Another day, another slate of housing data. Existing home sales fell 6% in July from the prior month, suggesting a continued pullback in demand.

Meanwhile, median home prices are moderating but rose at a still historically brisk pace of 10.8% from last year.

  • In today's edition, what to make of the renewed focus on weekly jobless claims, which have been noisy. And speaking of volatile data, a look at the shift in two regional manufacturing surveys.

This newsletter, edited by Javier E. David, is 654 words, a 2½-minute read.

1 big thing: Your guide to weekly jobless claims

Data: Department of Labor; Chart: Axios Visuals

Weekly jobless claims are a thing again: The labor market remains strong, but economists are bracing for a shift — and looking for timely clues about whether a slowdown is taking hold.

Why it matters: No indicator is perfect. Yet economists are warning this one is riddled with caveats.

  • "When we're waiting for an inflection point, this report comes back into the spotlight. But it's difficult to interpret, so it makes it very hard to spot a turning point," Indeed economist AnnElizabeth Konkel tells Axios.

Catch up quick: After steadily declining after the pandemic shock, weekly unemployment filings have been on the upswing.

  • There were 250,000 jobless claims last week, roughly the same as the prior week, the Labor Department said. The pre-pandemic weekly average in 2019 was about 218,000.
  • To smooth out volatility, economists prefer the four-week average of new claims (charted above).

The big picture: The data has pitfalls (more below), but it does signal at least two things.

1. There's a clear directional trend: Layoffs are picking up pace, which anecdotes from U.S. companies confirm. Still, we know from other reports that layoffs remain at historically low levels. New claims, too, aren't consistent with a recession.

2. Those laid-off workers have plenty of prospects for new gigs. The report is a proxy for layoffs, but says little about hiring. So economists are reading between the lines.

  • Continuing claims — which tallies people who continue to file after first applying for unemployment benefits — are rising more slowly than initial claims.
  • This speaks to labor demand strength (as evident in the monthly payrolls release). "Clearly, people are getting off unemployment benefits quickly because they can find jobs very easily," Tuan Nguyen, an economist at consulting firm RSM, tells Axios.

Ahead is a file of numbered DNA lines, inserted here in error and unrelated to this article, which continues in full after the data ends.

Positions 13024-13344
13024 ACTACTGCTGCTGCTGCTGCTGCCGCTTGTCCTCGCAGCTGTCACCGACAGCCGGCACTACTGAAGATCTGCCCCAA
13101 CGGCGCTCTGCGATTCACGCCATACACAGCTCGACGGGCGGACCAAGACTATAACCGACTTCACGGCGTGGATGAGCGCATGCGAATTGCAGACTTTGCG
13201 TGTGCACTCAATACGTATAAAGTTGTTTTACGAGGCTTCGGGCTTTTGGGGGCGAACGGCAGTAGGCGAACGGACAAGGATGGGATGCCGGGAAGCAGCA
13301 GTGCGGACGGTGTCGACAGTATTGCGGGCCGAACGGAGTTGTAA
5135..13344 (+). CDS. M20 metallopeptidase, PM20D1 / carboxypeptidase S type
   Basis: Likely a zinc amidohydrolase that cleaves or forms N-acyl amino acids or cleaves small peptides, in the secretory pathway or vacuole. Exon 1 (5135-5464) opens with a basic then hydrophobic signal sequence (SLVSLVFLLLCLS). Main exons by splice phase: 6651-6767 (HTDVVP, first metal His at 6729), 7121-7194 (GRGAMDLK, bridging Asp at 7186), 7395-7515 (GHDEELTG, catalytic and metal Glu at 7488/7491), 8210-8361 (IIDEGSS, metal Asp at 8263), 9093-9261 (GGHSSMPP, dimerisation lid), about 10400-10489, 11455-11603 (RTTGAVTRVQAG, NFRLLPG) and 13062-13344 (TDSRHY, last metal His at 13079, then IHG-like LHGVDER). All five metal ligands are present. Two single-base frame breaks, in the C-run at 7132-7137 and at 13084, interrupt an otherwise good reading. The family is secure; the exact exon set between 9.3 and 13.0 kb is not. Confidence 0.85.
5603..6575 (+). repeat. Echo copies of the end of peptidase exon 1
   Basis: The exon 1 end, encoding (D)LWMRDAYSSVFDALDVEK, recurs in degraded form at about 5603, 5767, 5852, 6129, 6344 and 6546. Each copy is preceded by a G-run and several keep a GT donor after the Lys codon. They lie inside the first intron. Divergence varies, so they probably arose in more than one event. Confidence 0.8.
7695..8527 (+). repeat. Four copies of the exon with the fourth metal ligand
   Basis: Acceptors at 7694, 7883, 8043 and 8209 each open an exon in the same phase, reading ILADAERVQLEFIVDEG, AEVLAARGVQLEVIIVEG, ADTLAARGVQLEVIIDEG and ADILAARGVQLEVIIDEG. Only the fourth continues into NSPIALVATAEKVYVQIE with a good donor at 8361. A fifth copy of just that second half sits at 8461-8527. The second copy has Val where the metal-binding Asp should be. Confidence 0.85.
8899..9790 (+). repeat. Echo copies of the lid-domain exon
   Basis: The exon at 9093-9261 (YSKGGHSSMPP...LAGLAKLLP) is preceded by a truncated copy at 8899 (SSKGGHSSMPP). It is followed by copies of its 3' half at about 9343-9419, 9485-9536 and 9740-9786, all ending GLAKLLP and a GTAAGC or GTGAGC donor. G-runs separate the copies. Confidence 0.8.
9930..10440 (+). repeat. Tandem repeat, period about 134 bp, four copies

How it works: The assumption is if someone gets laid off, they will ultimately file for unemployment. As jobless claims rise, it's a sign more people have lost work; when they fall, fewer people are out of a job.

  • At the onset of the pandemic, it was the timeliest data available on the labor market deterioration as the economy all but came to a halt. Then, there were warnings the report was actually understated, as state unemployment offices struggled to process the deluge of filings.
  • As the labor market recovered, more warnings came the report may be sending mixed signals, particularly as the Labor Department reconfigured seasonal adjustments.

Now that warning is back. Recently, Goldman Sachs argued potentially fraudulent claims are inflated figures in at least one state, Connecticut.

  • Moreover, the bank says the recent jump in jobless claims "appears to be a statistical illusion" from seasonal adjustment factors, influenced by huge changes during the pandemic.

The bottom line: Don't expect economists to completely toss the report out. They will keep weighing the data against other indicators that continue to point to a healthy labor market.

  • "There is the monthly jobs report, and there's everything else. And I would say jobless claims falls into the category of everything else," says Oxford Economics' John Canavan.

2. 📈 📉 Diverging manufacturing gauges

Photo: Jeff Kowalsky/Bloomberg via Getty Images

Earlier this summer, we wrote about the Fed's regional manufacturing surveys. Yes, those real-time indicators are quite volatile, but at the time, they were all pointing in a similar direction, with almost all signaling an outright contraction of factory activity. That doesn't appear to be the case right now.

  • Earlier this week, the New York Fed's gauge of factory activity in the state plunged an astounding 42 points in August, putting it in deep contraction territory. Firms reported sharply lower shipments and new orders.
  • This morning, a similar measure out of the Philadelphia Fed unexpectedly bounced into positive territory. It suggested a modest growth of output, though reports of new orders continued to drop.

The bottom line: Again, these surveys are volatile, but perhaps the conflicting signals suggest the manufacturing outlook isn't as dire as some thought. Helping that argument is the stronger-than-expected factory data out earlier this week.